The novel is told from the perspective of an African American man who opens the story by explaining that he is invisible “simply because people refuse to see [him].” It also contains commentary on social, intellectual and identity issues of African Americans in the twentieth century and explores contrasts in regional racism. It won the U.S. National Book Award for Fiction in 1953.
It came under scrutiny
after a complaint from Kimiyutta Parson, a parent of a high school
student at Randleman High School.
Parson said the book was “not so innocent; instead, this book is filthier, too much for teenagers” and complained that it is “freely in [the] library for them (students) to read.” She was also opposed to the novel’s graphic language, sexual content and — strangely — point of view; the story is told from a first-person point of view.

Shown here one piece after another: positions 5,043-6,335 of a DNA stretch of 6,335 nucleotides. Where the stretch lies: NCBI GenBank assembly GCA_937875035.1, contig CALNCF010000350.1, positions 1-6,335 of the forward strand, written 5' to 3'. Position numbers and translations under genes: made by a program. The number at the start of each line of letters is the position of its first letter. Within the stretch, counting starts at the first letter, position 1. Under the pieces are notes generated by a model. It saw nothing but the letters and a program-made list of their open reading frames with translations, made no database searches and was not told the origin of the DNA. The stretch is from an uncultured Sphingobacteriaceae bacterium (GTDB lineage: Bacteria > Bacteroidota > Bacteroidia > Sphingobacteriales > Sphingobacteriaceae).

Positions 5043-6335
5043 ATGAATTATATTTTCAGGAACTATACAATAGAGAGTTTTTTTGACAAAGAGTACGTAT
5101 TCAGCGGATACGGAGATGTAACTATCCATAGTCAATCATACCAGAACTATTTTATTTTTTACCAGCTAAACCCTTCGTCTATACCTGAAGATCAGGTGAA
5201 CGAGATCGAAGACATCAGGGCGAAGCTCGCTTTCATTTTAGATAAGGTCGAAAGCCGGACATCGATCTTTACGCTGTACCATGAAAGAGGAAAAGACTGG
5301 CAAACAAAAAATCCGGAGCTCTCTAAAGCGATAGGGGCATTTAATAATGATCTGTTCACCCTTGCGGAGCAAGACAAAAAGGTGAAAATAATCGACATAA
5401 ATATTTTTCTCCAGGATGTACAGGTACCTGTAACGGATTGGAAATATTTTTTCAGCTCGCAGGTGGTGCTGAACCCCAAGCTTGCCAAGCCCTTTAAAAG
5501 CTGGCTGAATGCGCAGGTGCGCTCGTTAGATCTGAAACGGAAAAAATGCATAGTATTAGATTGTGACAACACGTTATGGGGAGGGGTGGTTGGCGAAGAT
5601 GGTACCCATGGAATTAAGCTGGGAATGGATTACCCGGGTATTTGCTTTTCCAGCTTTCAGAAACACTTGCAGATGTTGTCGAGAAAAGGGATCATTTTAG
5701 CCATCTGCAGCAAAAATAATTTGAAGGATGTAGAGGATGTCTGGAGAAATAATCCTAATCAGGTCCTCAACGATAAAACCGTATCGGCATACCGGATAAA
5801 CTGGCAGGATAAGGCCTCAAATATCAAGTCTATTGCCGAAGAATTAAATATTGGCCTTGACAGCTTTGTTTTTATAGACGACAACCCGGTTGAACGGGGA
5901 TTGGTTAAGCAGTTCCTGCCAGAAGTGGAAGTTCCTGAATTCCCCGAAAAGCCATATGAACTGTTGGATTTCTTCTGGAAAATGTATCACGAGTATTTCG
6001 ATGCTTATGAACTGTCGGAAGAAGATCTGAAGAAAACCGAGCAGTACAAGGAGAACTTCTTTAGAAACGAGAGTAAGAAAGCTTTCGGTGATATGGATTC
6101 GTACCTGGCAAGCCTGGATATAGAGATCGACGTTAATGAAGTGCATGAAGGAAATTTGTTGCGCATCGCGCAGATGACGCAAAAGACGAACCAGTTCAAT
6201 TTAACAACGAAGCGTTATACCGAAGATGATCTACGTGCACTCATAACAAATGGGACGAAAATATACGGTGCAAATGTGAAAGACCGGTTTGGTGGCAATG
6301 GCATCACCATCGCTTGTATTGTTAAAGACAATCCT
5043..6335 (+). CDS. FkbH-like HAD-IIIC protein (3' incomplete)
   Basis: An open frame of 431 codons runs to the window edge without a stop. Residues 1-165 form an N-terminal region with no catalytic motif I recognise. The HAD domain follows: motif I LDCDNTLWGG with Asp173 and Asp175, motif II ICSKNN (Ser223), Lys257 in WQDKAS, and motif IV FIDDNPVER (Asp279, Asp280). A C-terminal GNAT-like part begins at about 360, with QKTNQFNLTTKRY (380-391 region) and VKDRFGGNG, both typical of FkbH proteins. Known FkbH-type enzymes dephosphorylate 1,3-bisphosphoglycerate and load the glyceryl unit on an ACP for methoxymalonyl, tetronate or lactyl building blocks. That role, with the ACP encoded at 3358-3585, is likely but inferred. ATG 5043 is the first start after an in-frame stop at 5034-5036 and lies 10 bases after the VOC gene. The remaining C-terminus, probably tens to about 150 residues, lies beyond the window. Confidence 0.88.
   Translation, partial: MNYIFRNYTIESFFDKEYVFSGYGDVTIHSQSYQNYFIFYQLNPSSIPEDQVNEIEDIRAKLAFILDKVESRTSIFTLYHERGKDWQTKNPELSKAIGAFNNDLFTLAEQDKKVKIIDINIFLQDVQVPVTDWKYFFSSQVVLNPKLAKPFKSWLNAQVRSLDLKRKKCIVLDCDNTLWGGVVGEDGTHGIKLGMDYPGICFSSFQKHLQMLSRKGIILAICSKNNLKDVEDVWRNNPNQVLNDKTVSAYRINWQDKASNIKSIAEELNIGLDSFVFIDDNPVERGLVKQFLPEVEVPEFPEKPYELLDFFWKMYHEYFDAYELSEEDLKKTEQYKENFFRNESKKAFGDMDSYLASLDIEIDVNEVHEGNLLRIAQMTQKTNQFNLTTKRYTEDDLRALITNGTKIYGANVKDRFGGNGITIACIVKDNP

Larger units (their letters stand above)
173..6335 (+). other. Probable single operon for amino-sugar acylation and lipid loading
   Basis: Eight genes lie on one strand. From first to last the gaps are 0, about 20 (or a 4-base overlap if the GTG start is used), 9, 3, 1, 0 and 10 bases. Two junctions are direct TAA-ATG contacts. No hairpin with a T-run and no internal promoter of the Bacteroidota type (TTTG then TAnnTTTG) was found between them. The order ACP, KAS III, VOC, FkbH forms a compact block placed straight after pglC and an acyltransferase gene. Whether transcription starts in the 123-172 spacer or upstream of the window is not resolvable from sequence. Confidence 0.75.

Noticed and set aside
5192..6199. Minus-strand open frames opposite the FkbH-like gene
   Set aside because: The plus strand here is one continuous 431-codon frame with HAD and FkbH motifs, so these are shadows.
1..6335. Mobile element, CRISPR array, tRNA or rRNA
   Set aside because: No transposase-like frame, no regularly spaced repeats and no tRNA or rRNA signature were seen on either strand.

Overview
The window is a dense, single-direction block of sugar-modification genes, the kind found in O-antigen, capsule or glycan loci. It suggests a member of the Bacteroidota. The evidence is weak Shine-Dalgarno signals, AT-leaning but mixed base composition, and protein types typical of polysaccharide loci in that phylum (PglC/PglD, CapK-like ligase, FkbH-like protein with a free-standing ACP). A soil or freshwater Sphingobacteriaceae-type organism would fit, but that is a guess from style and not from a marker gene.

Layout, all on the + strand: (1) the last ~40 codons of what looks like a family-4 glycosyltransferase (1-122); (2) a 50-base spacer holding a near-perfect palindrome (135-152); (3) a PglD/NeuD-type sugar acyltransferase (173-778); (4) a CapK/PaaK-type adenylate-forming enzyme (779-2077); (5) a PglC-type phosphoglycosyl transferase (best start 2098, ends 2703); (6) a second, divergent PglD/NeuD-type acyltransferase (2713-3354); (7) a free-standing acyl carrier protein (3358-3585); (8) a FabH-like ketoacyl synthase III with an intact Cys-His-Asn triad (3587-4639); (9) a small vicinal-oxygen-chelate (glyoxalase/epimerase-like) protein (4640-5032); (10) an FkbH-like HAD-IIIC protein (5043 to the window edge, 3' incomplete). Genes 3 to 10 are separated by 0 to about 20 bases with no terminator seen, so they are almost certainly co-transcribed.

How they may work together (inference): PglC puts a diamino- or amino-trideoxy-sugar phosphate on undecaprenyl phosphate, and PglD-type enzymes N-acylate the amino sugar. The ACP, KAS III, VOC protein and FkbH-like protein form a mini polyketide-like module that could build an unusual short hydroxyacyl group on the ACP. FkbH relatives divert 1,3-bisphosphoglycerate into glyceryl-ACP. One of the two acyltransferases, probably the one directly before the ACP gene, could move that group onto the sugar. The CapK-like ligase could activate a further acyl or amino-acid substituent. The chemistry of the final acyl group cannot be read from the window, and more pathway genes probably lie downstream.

All school board members were given a copy of the book and were instructed to read it before the review and vote.
One board member, Gary Mason, said, “I didn’t find any literary value. ... I’m for not allowing it to be available.”
Ellison was born in Oklahoma City in 1914 and lived here until leaving to attend Alabama’s Tuskegee Institute in 1933.
Scholar John F. Callahan, Ph. D., will lecture here on Ellison’s life and works at 7:30 p.m., Wednesday, Oct. 9, at OCU’s Walker Center for Arts and Sciences, located at Florida Avenue and NW 26th Street.